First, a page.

Background: Approximately15 % of colorectal cancer (CRC) patients have a positive family history, i.e. at least one first degree relative of these patients was also diagnosed with CRC. Available review articles regarding CRC risk among first degree relatives of CRC patients do not distinguish between familial and hereditary CRC risk. Objectives: This article provides a literature review of various studies that describe familial risk of CRC (as distinguished from the CRC risk in persons with hereditary CRC syndrome) and discusses aspects regarding CRC screening among patients with a familial CRC risk. Material and methods: This review article is based on a selective literature search, including current guidelines and recommendations. Results and discussion: Case control studies that focused on persons with a familial risk of CRC suggest an approximately twofold increased risk of developing CRC. It has also been described that advanced adenomas are more prevalent among these persons as compared to persons with no family history of CRC, which is also indicative of an increased CRC risk. This increased risk is considered in current S3 guidelines, which recommend persons with a familial risk of CRC to undergo complete colonoscopy (10 years before age at diagnosis of the first degree relative and no later than 40–45 years of age). To optimize this recommendation regarding the starting age for screening, studies that provide age-specific relative risk estimates for persons with a familial versus a hereditary CRC risk separately would be helpful. The distinction between both subgroups is also relevant for other research questions that are to be addressed regarding a familial CRC risk.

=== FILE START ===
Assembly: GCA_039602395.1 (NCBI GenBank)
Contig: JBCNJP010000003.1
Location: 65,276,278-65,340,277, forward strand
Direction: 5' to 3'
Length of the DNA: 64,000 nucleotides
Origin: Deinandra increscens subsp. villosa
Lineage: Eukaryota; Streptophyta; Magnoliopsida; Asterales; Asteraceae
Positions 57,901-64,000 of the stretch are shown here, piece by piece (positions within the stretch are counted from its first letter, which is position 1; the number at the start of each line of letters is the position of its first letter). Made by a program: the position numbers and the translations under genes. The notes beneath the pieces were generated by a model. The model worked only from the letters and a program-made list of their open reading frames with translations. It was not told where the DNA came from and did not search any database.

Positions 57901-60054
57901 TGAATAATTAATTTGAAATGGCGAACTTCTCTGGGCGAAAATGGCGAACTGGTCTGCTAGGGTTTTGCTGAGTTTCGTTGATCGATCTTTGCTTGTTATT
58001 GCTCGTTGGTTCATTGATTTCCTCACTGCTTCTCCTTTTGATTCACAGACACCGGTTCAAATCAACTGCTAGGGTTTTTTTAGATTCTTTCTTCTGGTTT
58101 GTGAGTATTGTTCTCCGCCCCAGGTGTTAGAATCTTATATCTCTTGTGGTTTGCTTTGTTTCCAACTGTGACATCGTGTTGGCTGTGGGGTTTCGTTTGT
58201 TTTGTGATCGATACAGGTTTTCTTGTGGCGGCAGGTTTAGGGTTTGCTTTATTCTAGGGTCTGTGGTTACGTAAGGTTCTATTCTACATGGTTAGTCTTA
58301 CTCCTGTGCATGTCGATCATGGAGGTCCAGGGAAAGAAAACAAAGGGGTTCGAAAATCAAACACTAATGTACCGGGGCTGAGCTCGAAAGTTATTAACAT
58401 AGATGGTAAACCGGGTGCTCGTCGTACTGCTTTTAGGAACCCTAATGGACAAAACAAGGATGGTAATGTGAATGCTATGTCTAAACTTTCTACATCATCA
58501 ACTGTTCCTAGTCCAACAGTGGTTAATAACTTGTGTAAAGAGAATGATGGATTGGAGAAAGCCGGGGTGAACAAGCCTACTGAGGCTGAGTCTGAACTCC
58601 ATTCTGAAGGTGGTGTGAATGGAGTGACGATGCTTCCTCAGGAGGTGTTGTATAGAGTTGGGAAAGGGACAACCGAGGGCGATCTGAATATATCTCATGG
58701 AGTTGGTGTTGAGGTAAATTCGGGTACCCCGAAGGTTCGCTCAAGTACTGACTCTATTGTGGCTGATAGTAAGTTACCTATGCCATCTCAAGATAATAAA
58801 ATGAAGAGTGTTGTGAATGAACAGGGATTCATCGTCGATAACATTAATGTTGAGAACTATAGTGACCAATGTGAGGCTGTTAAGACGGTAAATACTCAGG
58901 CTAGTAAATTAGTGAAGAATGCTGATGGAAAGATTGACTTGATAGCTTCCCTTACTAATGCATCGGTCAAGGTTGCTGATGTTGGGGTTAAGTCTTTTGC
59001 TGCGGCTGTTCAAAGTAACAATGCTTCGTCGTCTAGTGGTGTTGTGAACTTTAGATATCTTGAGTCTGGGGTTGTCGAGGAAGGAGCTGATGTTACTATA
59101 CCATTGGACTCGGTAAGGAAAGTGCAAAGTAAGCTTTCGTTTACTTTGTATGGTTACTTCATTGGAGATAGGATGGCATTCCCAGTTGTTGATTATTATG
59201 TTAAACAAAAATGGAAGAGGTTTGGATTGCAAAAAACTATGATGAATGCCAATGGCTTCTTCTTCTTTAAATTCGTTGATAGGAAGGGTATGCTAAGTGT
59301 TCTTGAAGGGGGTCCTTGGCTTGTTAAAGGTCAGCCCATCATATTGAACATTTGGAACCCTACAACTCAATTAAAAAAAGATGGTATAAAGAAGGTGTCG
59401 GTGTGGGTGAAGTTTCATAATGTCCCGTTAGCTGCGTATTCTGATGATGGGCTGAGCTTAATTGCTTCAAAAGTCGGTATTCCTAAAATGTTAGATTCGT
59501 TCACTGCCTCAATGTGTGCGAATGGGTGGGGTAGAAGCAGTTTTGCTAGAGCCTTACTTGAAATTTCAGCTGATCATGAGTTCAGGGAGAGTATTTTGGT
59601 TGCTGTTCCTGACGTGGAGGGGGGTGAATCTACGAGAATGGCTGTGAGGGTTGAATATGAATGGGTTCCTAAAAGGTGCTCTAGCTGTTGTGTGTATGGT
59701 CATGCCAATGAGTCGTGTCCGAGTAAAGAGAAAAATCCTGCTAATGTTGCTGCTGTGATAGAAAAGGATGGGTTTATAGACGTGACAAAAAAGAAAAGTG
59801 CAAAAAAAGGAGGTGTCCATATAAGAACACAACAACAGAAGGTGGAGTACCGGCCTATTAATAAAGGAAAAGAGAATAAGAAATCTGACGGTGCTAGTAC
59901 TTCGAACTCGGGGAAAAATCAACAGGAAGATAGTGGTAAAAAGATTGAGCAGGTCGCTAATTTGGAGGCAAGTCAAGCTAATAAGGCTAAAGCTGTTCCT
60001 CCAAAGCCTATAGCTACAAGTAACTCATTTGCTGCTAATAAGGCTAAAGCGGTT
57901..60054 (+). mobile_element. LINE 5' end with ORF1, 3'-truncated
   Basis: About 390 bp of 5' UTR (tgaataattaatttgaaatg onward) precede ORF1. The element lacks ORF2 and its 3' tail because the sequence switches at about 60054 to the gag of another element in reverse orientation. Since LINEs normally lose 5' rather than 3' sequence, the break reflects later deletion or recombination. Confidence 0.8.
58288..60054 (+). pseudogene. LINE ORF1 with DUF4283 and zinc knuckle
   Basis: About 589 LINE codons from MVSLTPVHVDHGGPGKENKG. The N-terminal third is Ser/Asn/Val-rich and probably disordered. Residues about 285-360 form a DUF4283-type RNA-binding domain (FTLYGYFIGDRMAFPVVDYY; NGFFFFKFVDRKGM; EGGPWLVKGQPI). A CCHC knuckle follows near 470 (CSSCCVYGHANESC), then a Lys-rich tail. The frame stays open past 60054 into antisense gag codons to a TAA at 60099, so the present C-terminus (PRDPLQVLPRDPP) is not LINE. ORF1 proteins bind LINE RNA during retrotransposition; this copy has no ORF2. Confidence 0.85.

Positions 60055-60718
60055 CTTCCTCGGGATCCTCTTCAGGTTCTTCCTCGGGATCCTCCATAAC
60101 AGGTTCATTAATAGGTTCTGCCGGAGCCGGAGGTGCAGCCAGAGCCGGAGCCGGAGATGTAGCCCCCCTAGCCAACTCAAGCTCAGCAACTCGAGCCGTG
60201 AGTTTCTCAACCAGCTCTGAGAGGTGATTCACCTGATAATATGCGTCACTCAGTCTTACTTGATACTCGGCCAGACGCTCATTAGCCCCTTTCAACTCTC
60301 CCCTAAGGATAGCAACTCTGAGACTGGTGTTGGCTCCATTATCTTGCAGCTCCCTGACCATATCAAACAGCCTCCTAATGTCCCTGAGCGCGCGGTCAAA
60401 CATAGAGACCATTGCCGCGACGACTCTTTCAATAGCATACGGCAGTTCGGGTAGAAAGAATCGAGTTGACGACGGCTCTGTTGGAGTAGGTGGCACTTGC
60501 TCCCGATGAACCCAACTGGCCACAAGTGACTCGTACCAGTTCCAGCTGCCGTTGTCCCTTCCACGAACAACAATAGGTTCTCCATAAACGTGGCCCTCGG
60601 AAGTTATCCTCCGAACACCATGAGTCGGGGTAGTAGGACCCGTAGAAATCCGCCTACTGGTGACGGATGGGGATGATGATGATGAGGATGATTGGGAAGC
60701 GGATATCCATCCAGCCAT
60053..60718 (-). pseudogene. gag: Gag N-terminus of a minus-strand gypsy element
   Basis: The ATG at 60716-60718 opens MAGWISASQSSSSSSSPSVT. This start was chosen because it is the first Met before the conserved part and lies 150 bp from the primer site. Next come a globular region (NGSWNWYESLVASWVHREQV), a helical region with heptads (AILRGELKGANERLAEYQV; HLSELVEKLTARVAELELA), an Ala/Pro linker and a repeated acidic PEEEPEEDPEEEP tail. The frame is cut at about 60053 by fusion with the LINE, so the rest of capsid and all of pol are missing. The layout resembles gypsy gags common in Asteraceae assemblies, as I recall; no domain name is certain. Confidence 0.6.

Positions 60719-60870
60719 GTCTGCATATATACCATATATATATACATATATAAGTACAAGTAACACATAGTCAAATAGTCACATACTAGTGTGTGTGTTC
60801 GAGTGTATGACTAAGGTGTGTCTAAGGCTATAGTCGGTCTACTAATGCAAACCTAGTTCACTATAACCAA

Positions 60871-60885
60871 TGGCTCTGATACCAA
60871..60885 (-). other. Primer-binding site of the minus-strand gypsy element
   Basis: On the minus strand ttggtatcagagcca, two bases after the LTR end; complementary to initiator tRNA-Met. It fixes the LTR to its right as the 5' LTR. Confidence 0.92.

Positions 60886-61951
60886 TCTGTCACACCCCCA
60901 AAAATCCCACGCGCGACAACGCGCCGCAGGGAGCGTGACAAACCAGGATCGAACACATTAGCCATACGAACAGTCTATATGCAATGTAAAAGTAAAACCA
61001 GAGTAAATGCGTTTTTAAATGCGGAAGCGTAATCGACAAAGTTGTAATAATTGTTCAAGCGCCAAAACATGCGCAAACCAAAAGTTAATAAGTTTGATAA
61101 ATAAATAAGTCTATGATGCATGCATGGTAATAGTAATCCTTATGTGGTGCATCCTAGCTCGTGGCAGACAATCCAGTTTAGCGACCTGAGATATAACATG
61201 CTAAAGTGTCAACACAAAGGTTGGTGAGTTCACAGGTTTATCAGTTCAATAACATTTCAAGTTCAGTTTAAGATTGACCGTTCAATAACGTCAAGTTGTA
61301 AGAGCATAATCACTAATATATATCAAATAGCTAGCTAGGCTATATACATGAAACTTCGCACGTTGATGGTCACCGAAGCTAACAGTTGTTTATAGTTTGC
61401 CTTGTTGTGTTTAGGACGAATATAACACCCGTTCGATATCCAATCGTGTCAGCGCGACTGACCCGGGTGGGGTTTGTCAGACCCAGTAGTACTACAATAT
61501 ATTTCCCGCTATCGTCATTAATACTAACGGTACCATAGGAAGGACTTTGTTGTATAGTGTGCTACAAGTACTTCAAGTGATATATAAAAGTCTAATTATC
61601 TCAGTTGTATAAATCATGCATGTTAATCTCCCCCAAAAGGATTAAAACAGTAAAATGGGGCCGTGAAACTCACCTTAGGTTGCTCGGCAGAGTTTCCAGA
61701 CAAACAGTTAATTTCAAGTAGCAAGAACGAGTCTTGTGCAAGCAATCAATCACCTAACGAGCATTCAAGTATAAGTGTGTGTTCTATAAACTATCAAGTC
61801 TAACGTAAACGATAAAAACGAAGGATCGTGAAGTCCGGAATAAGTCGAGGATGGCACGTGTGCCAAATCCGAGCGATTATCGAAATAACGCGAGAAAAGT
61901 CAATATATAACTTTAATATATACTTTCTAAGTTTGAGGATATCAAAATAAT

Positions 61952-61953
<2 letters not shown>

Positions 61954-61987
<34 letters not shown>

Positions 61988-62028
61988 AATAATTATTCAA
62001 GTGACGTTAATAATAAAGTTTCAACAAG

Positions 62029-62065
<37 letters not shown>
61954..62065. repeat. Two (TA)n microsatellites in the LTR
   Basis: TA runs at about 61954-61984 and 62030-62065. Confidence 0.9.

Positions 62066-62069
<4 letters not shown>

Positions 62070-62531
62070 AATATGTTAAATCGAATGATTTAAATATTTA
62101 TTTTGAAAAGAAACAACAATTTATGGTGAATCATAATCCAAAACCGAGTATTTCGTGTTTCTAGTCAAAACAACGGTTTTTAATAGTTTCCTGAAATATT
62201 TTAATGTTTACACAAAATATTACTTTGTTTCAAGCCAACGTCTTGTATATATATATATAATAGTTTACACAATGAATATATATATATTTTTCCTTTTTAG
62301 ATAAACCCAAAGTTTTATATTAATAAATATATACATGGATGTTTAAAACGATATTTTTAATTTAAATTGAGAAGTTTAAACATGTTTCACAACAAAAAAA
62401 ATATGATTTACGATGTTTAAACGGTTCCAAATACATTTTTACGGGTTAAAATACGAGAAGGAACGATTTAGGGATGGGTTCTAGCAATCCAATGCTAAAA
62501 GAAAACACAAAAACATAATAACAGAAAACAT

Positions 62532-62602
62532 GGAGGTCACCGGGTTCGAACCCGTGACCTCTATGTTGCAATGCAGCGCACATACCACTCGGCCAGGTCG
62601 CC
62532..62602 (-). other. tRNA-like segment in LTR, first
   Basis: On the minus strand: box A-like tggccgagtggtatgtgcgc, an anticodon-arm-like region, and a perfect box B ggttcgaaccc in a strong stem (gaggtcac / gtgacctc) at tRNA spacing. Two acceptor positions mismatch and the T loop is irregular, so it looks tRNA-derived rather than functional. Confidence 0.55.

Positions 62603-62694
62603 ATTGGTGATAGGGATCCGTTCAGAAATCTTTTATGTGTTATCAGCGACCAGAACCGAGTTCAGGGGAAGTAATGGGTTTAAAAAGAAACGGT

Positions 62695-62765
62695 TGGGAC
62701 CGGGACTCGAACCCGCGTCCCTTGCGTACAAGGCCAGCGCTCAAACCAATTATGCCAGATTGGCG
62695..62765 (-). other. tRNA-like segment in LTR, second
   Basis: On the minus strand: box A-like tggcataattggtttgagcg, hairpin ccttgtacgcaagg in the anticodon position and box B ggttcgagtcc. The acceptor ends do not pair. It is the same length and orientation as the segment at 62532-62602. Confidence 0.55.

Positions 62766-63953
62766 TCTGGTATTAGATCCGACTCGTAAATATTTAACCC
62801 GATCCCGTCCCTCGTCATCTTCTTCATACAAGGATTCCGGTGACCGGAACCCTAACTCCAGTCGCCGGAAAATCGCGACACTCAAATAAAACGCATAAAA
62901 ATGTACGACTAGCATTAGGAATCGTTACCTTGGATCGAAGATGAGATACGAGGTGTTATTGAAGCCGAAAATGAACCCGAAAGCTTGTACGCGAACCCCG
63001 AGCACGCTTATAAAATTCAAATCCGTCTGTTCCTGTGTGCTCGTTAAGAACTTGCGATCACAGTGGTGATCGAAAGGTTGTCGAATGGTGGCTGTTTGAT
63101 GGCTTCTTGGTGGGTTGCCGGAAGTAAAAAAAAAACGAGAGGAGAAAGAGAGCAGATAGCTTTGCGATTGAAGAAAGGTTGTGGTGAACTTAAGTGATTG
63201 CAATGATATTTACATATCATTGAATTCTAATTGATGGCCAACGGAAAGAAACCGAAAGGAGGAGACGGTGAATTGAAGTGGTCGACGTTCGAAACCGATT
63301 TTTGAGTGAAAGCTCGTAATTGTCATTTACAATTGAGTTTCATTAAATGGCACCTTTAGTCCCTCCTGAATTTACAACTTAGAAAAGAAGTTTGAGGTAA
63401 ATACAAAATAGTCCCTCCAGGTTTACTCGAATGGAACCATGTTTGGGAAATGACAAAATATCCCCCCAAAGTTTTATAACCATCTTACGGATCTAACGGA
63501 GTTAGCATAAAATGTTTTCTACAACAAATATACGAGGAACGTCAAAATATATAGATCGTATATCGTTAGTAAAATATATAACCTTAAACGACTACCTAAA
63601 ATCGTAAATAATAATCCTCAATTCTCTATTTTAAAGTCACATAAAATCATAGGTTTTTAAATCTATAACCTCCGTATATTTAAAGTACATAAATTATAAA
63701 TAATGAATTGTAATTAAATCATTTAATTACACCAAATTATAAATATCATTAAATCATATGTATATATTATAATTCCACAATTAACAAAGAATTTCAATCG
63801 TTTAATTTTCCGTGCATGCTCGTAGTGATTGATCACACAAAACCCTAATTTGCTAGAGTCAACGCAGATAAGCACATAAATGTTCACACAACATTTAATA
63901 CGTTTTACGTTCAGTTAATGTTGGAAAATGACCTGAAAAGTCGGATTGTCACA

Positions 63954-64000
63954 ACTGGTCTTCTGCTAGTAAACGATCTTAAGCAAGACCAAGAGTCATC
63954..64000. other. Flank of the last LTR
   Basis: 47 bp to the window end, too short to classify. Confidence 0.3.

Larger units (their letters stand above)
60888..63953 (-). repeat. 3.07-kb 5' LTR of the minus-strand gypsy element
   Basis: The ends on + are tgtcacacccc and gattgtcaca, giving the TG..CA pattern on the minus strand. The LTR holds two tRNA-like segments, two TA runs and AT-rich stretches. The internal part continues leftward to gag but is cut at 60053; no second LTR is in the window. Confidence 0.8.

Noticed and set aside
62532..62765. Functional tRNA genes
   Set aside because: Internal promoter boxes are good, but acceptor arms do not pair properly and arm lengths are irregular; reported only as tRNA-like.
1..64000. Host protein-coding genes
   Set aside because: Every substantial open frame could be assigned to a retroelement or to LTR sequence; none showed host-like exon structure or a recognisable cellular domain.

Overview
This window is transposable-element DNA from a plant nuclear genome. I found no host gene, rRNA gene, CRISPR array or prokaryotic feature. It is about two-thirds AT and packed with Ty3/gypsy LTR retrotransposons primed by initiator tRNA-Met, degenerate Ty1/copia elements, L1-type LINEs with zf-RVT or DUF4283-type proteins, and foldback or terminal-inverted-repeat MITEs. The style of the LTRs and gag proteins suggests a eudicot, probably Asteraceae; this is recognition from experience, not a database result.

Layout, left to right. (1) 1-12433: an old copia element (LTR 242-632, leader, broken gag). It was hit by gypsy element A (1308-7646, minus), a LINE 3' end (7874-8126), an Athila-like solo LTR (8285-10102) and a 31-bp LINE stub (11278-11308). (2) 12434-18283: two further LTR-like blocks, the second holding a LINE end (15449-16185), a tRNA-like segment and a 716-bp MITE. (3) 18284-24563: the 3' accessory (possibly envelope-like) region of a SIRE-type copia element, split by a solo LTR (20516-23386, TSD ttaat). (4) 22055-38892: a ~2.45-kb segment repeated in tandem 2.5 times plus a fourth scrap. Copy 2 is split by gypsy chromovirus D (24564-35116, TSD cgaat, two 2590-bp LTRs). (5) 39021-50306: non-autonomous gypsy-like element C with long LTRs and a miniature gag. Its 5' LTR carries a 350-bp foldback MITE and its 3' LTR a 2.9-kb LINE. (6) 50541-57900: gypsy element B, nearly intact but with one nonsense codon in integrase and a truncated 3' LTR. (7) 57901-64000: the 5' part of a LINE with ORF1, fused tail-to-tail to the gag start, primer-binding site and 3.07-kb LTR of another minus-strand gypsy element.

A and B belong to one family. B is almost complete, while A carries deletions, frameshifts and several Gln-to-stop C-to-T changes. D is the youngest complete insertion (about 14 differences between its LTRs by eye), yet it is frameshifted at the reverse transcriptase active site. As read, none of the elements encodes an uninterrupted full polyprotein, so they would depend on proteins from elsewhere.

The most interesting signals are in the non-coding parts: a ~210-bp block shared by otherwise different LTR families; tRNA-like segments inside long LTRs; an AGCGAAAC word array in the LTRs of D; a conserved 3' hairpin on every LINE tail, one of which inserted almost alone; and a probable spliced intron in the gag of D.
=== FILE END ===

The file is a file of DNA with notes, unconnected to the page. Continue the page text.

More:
|Translated title of the contribution
|Familial risk of colorectal cancer—an overestimate or an actual risk?
|Number of pages
|Published - 01.01.2014